Zero Dark Thirty got a half-vote? In a way: the film shared its Sound Editing Oscar with Skyfall — only the sixth time Oscar has named multiple winners. (The two biggies: Wallace Beery and Fredric March for Best Actor in 1932, Katharine Hepburn and Barbra Streisand for Best Actress in 1969.) The sound editors don’t get joint custody of the award; each was handed a gold-plated Oscar. But the near shut-out of Zero Dark Thirty indicated how, whenever the voters had a chance to be the tiniest bit radical, they collapsed toward the center.
(ZDT REVIEW: The Girl Who Got bin Laden)
ZDT, like Argo, a CIA-officer-as-Mideast-hero movie, came from the director-writing tandem of Kathryn Bigelow and Mark Boal, who won Oscars galore three years ago with their previous war-on-terror film The Hurt Locker. But the attacks on their new movie from Senators in Washington’s liberal establishment seemed to scare off the members of Hollywood’s liberal establishment. Bigelow was left off the Director shortlist — this, not the omission of Affleck, was the true shock of the nominations announcements — and ZDT won its half-award for the BANG and BOOM of war, not for its vigorous depiction of the ethical price a nation is willing to pay to catch the bad guy.
(SEE: TIME’s cover story on Zero Dark Thirty’s Kathryn Bigelow)
In a ragged, three-and-a-half-hour show hosted with more smarm than charm by Seth MacFarlane, creator of rowdy TV cartoons (Family Guy, American Dad) and one live-action movie (Ted), showbiz self-love was often on display. Argo, the first Best Picture since Crash seven years ago to win as few as three Oscars, also took Adapted Screenplay and Editing. And Searching for Sugar Man, the very agreeable tale of the little-known Detroit singer-songwriter Rodriguez, who became a mysterious pop star in South Africa, was named Best Documentary Feature over four political films on life-and-death matters (AIDS, the Israeli-Palestinian conundrum, and sexual abuse of women in the U.S. military). The Academy went for feel-good over think-hard.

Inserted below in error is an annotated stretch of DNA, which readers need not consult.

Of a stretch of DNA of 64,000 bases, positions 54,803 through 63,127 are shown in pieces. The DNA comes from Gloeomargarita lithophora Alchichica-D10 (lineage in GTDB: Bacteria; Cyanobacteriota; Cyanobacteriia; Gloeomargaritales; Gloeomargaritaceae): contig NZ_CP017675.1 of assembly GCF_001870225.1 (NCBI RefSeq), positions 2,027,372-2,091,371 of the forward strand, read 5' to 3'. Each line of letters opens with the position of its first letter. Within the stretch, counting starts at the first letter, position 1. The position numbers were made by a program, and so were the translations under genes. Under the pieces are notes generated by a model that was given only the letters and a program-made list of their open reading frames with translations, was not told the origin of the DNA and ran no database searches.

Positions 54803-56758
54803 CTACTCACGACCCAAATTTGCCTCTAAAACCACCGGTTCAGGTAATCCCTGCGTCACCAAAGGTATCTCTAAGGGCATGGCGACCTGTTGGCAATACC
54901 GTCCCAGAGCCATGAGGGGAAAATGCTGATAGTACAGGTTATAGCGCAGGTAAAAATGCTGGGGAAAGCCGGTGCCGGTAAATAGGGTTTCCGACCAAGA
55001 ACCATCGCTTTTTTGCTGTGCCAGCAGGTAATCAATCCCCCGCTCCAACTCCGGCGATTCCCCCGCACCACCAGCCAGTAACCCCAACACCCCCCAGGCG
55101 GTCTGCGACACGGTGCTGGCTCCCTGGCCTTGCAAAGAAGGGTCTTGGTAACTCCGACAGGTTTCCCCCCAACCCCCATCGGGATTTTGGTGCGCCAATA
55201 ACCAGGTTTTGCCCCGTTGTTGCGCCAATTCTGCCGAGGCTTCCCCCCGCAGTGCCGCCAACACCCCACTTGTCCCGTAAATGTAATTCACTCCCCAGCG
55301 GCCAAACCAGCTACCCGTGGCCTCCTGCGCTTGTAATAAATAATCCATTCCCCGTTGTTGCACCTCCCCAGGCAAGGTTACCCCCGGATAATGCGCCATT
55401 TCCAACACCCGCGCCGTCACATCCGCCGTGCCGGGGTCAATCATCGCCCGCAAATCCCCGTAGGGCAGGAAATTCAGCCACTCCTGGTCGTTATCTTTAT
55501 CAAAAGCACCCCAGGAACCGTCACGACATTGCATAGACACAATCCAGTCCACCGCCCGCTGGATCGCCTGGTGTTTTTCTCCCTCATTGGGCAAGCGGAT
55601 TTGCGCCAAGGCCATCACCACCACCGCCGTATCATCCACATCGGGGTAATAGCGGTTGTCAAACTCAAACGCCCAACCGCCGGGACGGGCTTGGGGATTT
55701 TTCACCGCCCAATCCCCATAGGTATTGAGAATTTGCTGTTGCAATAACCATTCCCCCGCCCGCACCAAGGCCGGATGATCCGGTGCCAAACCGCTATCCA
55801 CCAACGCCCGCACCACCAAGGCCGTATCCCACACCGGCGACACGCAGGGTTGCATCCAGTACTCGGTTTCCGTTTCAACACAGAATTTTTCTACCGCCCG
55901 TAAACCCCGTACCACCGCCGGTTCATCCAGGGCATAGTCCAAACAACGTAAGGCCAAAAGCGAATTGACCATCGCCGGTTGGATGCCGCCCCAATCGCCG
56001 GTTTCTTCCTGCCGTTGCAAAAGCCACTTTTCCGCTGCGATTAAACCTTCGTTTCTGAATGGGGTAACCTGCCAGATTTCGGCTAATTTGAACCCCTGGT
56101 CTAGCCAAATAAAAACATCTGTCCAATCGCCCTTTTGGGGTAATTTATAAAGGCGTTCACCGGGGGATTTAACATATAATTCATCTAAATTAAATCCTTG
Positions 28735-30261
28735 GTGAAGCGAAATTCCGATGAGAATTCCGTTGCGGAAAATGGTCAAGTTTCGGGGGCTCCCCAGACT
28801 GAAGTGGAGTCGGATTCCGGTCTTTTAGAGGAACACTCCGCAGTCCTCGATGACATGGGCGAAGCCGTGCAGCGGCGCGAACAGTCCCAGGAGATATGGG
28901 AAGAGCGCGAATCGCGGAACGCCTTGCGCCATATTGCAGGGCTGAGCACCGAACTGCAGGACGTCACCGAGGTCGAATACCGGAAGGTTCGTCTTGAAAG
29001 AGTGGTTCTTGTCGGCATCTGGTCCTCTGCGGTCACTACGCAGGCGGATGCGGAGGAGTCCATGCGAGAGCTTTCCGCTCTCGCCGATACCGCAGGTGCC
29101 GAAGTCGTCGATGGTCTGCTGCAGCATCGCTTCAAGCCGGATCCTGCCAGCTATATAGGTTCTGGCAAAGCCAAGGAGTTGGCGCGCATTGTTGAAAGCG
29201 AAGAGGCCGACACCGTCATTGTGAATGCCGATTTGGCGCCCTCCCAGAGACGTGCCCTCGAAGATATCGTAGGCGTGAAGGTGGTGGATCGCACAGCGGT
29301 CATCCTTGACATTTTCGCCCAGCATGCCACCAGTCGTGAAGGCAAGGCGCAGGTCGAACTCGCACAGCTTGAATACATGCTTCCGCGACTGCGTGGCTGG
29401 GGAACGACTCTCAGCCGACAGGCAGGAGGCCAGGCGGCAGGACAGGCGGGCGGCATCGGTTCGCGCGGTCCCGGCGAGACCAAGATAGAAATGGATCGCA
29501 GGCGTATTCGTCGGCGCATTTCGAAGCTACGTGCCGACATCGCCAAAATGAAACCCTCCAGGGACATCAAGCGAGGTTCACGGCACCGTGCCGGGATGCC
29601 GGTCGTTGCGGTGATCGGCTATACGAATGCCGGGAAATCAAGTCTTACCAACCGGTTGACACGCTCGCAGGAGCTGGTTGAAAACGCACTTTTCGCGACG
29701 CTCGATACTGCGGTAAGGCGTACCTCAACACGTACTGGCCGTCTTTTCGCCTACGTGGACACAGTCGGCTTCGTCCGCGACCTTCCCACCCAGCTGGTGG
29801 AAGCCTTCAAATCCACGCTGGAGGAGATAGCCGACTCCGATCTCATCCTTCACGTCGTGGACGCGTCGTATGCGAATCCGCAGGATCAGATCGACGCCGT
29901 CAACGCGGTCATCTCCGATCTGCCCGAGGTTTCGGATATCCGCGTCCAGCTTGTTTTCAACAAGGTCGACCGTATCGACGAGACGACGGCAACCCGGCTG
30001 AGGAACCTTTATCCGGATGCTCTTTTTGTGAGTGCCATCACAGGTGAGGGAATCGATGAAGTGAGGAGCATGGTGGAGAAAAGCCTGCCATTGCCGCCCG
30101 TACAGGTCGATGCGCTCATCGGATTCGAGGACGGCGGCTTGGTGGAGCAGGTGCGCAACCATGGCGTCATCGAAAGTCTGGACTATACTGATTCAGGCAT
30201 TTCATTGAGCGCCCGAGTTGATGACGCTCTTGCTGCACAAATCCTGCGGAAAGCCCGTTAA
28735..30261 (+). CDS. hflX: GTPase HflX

(READ: James Poniewozik’s takedown of the Oscar TV show)
For Animated Feature, the voters might have selected the eye-popping comedy Wreck-It Ralph — it would have been the first in-house Walt Disney Studio production to win in that category — but favored the more stately Pixar drama Brave. (Pixar also won Animated Short: Paperman.) They were similarly cautious in their choice of Best Actress. They might, should have rewarded the brilliant performances by the all-time youngest Best Actress nominee, Wallis, 9, and the oldest, Amour’s Emmanuelle Riva, who spent her 86th birthday in an aisle seat at the Dolby Theatre. Another tie would have been almost poetically apt. But Wallis and Riva were either too young or too old. Or, as an indie gamine and a Frenchwoman who never showed interest in Hollywood, they were too outside. So they watched as the 22-year-old Lawrence tripped on her bedspread of a gown as she strode to the stage to accept the only Oscar Silver Linings Playbook would win.
(READ: Corliss’s review of Silver Linings Playbook)
For all the awards lavished on Argo, the movie that regularly evoked the strongest cheers was Life of Pi. We’ve said before that the Academy votes for the ones they love over the ones they admire. That goes for Life of Pi over Lincoln in the number of prizes (four to two) — and for Lee’s Best Director win over Steven Spielberg. Not that the members hate the 65-year-old boy wonder. But they luuuvvv the friendly, fiercely driven Taiwan helmer and his against-all-odds achievement with the movie about the boy on the raft with the tiger. Given that the smart money has been on Argo for Best Picture for more than a month, the only suspense in a major category was Director. With that win, the Academy gave Ang Lee his own Hollywood ending.